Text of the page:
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Mesalamine Granules lowers the risk of Relapse and Side Effects in Corticosteroid-Induced Ulcerative Colitis

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What's This?

Use of Mesalamine Granules Results in Low risk of Relapse and Side Effects in Patients Who Achieved Corticosteroid-Induced Ulcerative Colitis Remission

Abstract

Background

Corticosteroids are used in the treatment of ulcerative colitis (UC). Patients who discontinues the treatment or tapers it has remission period. To avoid the corticosteroid remission, alternative treatments limiting steroid exposure and UC relapse would be beneficial. It remains uncertain whether patients with corticosteroid-induced remission experience benefit with mesalamine granules (MG), a locally acting aminosalicylate extended release capsule formulation for maintenance of UC remission in adults.

Aims

To evaluate the efficacy and safety of mesalamine granules (MG) 1.5 grams once daily in the patients with UC in corticosteroid-induced remission.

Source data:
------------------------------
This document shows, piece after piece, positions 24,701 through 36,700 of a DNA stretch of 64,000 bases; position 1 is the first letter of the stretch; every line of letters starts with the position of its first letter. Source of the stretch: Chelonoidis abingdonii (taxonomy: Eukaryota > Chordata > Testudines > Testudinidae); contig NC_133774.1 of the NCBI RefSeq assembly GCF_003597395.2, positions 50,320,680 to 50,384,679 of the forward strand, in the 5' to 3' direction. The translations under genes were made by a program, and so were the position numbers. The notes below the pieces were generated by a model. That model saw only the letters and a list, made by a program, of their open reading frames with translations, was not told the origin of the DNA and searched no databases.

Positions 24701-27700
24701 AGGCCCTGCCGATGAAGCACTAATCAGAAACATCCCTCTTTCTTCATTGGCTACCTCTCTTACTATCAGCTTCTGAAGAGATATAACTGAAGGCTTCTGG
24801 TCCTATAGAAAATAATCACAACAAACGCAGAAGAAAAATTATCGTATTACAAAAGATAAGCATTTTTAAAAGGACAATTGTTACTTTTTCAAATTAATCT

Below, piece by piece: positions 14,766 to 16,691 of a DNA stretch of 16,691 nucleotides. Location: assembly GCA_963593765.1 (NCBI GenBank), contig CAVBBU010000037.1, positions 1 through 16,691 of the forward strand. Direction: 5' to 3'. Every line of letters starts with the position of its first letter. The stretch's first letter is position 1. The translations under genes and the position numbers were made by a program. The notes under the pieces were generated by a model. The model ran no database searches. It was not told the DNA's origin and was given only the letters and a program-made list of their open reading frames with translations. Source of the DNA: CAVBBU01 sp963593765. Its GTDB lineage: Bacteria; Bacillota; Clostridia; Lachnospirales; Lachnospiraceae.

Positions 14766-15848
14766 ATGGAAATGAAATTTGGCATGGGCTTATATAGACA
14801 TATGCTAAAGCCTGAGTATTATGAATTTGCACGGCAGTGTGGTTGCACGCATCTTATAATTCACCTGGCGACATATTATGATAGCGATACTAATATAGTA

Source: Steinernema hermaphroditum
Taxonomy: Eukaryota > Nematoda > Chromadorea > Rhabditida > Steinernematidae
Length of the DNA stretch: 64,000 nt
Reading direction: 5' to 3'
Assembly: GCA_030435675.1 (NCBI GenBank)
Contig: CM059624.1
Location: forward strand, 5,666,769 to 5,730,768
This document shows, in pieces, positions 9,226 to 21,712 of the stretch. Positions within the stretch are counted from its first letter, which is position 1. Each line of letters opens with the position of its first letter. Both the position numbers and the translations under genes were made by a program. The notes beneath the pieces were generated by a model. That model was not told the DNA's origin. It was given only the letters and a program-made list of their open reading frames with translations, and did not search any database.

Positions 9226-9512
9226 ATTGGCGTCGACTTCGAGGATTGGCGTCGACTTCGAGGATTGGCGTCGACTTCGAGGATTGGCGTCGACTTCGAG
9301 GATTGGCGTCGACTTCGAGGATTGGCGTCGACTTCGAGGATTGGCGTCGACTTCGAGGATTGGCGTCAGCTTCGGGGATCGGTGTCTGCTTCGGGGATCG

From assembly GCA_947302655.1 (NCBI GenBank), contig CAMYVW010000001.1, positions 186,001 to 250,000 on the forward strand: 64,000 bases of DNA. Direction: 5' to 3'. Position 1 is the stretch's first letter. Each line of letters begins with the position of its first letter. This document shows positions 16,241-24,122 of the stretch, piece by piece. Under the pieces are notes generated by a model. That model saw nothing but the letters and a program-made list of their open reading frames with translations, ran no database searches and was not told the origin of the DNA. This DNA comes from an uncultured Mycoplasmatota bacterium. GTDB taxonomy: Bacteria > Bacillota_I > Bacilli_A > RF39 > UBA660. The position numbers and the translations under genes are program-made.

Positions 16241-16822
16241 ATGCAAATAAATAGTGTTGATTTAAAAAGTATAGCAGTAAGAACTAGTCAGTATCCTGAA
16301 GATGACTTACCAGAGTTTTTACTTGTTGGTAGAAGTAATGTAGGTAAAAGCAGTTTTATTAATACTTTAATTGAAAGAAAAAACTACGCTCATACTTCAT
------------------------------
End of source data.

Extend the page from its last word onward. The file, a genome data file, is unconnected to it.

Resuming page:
Methods

The data is collected from patients with previous corticosteroid use to achieve baseline and to analyze the UC remission from two 6-month randomized, double-blind, placebo-controlled trials and a 24-month open-label extension (OLE). Six-month relapse-free rates were assessed using the revised Sutherland Disease Activity Index. UC-related adverse events (AEs) were recorded during the 30 months.

Results

158 steroid-treated patients in UC remission were included (MG, n = 105; placebo, n = 53) and 74/105
MG- treated patients who continued MG in the OLE. A significantly larger percentage of patients remained relapse-free at 6 months with MG (77.1 %) versus placebo (54.7 %; P = 0.006), with a 55 % reduction in relapse risk (hazard ratio [HR] 0.45; 95 % CI 0.25–0.79). There was a similar (49.2 %) reduction in risk of UC-related AEs at 6 months (HR 0.51; 95 % CI 0.31–0.84; P = 0.009) that was sustained during the OLE.

Conclusions

MG 1.5 g once daily administered for maintenance of corticosteroid-induced remission was associated with low risk of relapse and UC-related AEs.

Reference:

Gary R. Lichtenstein et al. 2016. Spingerlink.3

Available at: http://www.ncbi.nlm.nih.gov/pubmed/26563167/

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